Vandal hits paper
An early morning strike by a vandal over the weekend left the front foyer and lobby of the Sun Advocate covered with glass.
The incident occurred just a little after 2 a.m. on Sunday morning. A customer at the Maverik convenience store next to the Sun Advocate heard glass breaking and saw a person by the front of the newspaper building. The woman was headed to the hospital and called Price dispatch after she left the store.
Price Police Officer Ralph Vose was only a few blocks away and responded immediately. Upon arrival he found that landscaping rocks from the front of the business had been used to smash or break four foyer windows, one door glass leading into the foyer and another door that led directly into the building's lobby. He also found one rock that had split in half after it had been used in an attempt to break another office window, but had failed to go through the glass. The rocks used to break the windows weighed between 10 and 70 lbs. Most of them were in the 50 lb. range.
Vose also found a box inside the foyer with a two page, rambling note inside it. One passage in the note said that the Sun Advocate was the "son of the devil." Much of the note was incoherent scribbling. Vose also noted that the note was signed by someone he knew of.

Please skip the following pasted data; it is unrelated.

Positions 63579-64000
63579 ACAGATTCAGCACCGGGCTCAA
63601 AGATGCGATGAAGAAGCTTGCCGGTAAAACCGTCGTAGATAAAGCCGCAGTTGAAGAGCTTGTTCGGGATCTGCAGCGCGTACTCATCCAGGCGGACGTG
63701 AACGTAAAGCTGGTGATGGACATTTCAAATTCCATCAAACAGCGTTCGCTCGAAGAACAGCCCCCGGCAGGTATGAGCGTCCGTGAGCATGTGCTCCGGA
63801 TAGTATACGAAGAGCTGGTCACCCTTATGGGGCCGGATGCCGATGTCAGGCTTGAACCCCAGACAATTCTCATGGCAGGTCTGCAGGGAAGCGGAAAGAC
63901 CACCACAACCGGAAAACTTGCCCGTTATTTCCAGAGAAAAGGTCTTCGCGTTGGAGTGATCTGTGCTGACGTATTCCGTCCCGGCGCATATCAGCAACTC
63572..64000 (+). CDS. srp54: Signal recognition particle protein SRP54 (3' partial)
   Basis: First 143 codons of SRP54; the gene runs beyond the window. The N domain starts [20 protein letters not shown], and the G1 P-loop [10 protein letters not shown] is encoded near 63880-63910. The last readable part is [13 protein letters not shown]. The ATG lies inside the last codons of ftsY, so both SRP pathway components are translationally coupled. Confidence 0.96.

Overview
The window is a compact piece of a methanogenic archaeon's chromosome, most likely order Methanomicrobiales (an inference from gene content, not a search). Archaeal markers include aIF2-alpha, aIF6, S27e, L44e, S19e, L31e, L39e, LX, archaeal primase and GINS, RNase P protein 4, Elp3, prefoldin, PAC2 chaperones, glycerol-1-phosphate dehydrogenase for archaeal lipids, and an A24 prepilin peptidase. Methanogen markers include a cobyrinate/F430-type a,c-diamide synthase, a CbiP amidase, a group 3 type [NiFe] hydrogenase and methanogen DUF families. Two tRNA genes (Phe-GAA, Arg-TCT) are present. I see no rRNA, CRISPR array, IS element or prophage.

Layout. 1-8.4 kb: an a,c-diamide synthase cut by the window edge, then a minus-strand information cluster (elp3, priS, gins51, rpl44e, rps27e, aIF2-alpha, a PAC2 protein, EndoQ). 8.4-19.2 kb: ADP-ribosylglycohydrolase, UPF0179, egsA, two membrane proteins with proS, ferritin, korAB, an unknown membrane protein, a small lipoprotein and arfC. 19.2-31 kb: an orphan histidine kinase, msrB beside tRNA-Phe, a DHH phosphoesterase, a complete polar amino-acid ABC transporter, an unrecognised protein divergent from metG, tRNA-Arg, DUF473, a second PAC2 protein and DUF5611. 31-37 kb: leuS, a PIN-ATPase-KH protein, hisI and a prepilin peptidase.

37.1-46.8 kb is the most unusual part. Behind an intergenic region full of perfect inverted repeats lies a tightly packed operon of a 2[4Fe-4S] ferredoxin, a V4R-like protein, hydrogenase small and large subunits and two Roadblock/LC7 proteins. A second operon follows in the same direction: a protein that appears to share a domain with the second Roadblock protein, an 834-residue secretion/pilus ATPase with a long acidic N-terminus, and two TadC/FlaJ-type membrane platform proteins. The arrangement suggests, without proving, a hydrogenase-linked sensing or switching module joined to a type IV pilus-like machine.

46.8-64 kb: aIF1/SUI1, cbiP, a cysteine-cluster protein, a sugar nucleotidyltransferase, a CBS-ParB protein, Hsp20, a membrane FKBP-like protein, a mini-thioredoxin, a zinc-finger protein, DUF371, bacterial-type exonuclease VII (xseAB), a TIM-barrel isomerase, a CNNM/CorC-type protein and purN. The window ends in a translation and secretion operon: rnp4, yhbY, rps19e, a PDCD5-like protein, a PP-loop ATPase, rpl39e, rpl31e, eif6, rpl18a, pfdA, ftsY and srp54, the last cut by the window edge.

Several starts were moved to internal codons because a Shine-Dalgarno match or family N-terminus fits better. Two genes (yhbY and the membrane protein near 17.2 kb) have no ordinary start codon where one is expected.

While Vose investigated the scene Price Police Officer David Wilkinson, who knew of the individual whose name was on the note went the suspect's house. The suspect reportedly answered the door and Wilkinson asked him about the window breaking spree. At that time he arrested the man. The arrest took place within 30 minutes of the reported incident.
The damage to the building was not confined to just glass, but a number of window sills and window frames were damaged, along with carpet and an indentation in the sheet rock wall in the foyer.
"We have never hand anything like this happen to our building in the nine years I have been working at the newspaper," said Sun Advocate publisher Richard Shaw. "The worst we have ever had was some graffiti painted on a wall about three years ago. Physical attacks on newspapers and their facilities sometimes happen during times of stress, but I certainly have no understanding of why this would be done to our paper in particular at this time."
The estimated damage to the building is in excess of $3,000.